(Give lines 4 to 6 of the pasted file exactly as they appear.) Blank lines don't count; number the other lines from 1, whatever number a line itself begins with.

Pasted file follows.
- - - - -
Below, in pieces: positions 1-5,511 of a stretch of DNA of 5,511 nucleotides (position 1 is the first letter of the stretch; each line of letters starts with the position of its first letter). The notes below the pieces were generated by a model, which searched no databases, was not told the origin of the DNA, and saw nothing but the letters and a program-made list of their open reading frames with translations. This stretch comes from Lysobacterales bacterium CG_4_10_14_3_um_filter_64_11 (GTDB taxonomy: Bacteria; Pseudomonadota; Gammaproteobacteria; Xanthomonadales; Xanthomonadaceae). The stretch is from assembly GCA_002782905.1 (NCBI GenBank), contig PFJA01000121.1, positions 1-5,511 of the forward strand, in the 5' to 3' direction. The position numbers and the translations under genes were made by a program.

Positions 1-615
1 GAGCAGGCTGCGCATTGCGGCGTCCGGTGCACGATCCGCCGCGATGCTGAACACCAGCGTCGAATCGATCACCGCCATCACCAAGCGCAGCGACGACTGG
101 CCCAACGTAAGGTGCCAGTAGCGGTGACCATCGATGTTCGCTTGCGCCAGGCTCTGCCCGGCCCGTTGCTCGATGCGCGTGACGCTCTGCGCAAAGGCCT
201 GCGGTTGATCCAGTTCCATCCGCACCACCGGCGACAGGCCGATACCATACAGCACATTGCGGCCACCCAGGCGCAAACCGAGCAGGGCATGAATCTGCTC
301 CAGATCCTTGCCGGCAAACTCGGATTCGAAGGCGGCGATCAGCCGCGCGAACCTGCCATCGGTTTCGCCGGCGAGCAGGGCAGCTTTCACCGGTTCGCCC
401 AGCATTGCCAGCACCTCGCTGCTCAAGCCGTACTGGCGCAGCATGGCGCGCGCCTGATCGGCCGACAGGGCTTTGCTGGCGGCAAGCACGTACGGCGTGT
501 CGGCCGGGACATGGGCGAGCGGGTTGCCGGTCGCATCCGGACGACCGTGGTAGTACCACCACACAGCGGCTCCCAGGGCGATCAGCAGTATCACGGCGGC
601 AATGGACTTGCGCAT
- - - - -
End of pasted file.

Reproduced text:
101 CCCAACGTAAGGTGCCAGTAGCGGTGACCATCGATGTTCGCTTGCGCCAGGCTCTGCCCGGCCCGTTGCTCGATGCGCGTGACGCTCTGCGCAAAGGCCT
201 GCGGTTGATCCAGTTCCATCCGCACCACCGGCGACAGGCCGATACCATACAGCACATTGCGGCCACCCAGGCGCAAACCGAGCAGGGCATGAATCTGCTC
301 CAGATCCTTGCCGGCAAACTCGGATTCGAAGGCGGCGATCAGCCGCGCGAACCTGCCATCGGTTTCGCCGGCGAGCAGGGCAGCTTTCACCGGTTCGCCC